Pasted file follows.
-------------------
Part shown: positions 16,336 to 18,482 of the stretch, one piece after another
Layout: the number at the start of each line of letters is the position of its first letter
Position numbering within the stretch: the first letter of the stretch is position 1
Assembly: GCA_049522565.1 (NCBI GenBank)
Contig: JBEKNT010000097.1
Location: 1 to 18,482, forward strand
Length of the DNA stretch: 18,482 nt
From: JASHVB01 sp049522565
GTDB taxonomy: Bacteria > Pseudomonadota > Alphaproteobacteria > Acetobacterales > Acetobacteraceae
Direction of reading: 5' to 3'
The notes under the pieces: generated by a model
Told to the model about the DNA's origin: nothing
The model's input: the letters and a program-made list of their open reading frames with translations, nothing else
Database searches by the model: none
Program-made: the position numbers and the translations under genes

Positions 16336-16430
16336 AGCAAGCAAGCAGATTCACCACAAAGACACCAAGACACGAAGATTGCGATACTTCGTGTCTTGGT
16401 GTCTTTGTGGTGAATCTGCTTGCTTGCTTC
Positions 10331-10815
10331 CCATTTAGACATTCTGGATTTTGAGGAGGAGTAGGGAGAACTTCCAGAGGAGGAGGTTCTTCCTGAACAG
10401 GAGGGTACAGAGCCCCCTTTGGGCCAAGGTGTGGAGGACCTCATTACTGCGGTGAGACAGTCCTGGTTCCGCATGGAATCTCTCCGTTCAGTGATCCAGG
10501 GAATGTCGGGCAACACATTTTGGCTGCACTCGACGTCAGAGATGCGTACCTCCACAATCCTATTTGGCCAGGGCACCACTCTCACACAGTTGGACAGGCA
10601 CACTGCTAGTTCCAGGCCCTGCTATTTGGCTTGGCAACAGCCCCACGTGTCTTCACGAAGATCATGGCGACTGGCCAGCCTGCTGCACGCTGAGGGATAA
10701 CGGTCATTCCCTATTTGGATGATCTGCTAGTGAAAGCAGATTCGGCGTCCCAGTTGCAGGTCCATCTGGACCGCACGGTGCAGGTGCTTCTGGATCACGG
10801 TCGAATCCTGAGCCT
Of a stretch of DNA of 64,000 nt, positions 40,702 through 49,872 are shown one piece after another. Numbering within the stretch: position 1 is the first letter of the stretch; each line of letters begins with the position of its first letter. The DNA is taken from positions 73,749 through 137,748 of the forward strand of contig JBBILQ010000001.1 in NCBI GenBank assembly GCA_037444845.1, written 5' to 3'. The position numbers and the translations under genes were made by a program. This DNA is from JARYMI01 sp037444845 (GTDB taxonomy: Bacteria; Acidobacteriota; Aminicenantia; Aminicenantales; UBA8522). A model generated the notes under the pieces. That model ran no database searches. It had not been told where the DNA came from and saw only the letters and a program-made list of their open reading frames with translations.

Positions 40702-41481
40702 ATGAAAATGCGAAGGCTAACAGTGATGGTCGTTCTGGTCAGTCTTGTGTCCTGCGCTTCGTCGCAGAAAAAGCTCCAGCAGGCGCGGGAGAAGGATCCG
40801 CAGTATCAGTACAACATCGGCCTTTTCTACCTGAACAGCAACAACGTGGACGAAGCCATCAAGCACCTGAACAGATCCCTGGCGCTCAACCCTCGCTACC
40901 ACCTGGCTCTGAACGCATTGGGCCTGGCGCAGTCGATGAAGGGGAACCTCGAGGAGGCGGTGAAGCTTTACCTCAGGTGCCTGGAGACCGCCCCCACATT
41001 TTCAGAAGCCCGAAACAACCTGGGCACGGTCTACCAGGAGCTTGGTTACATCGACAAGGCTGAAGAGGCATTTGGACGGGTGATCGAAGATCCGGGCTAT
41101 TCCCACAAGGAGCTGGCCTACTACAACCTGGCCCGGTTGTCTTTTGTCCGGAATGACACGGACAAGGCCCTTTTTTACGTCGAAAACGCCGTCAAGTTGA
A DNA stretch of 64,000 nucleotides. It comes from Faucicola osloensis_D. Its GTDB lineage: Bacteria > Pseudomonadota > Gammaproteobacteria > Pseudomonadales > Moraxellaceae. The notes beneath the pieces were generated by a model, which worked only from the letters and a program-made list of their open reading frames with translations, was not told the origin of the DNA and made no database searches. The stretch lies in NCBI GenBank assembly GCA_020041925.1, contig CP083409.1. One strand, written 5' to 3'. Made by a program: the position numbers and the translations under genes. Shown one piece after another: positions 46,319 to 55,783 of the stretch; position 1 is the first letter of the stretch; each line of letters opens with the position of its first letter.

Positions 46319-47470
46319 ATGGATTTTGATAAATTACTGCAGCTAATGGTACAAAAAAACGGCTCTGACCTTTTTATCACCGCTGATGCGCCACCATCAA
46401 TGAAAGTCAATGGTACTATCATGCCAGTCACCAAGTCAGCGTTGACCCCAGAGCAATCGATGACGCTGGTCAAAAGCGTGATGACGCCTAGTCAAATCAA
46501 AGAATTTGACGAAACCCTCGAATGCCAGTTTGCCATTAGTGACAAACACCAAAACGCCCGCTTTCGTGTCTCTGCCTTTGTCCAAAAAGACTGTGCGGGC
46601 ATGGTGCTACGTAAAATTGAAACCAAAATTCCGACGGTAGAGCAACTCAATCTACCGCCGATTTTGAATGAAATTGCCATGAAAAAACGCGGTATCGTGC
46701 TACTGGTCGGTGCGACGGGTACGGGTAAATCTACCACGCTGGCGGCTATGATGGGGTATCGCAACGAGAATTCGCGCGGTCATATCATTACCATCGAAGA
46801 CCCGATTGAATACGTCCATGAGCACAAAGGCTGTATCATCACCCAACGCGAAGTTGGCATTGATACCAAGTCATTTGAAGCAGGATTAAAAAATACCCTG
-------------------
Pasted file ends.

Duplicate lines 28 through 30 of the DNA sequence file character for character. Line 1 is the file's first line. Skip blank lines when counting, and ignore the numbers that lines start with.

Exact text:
40702 ATGAAAATGCGAAGGCTAACAGTGATGGTCGTTCTGGTCAGTCTTGTGTCCTGCGCTTCGTCGCAGAAAAAGCTCCAGCAGGCGCGGGAGAAGGATCCG
40801 CAGTATCAGTACAACATCGGCCTTTTCTACCTGAACAGCAACAACGTGGACGAAGCCATCAAGCACCTGAACAGATCCCTGGCGCTCAACCCTCGCTACC
40901 ACCTGGCTCTGAACGCATTGGGCCTGGCGCAGTCGATGAAGGGGAACCTCGAGGAGGCGGTGAAGCTTTACCTCAGGTGCCTGGAGACCGCCCCCACATT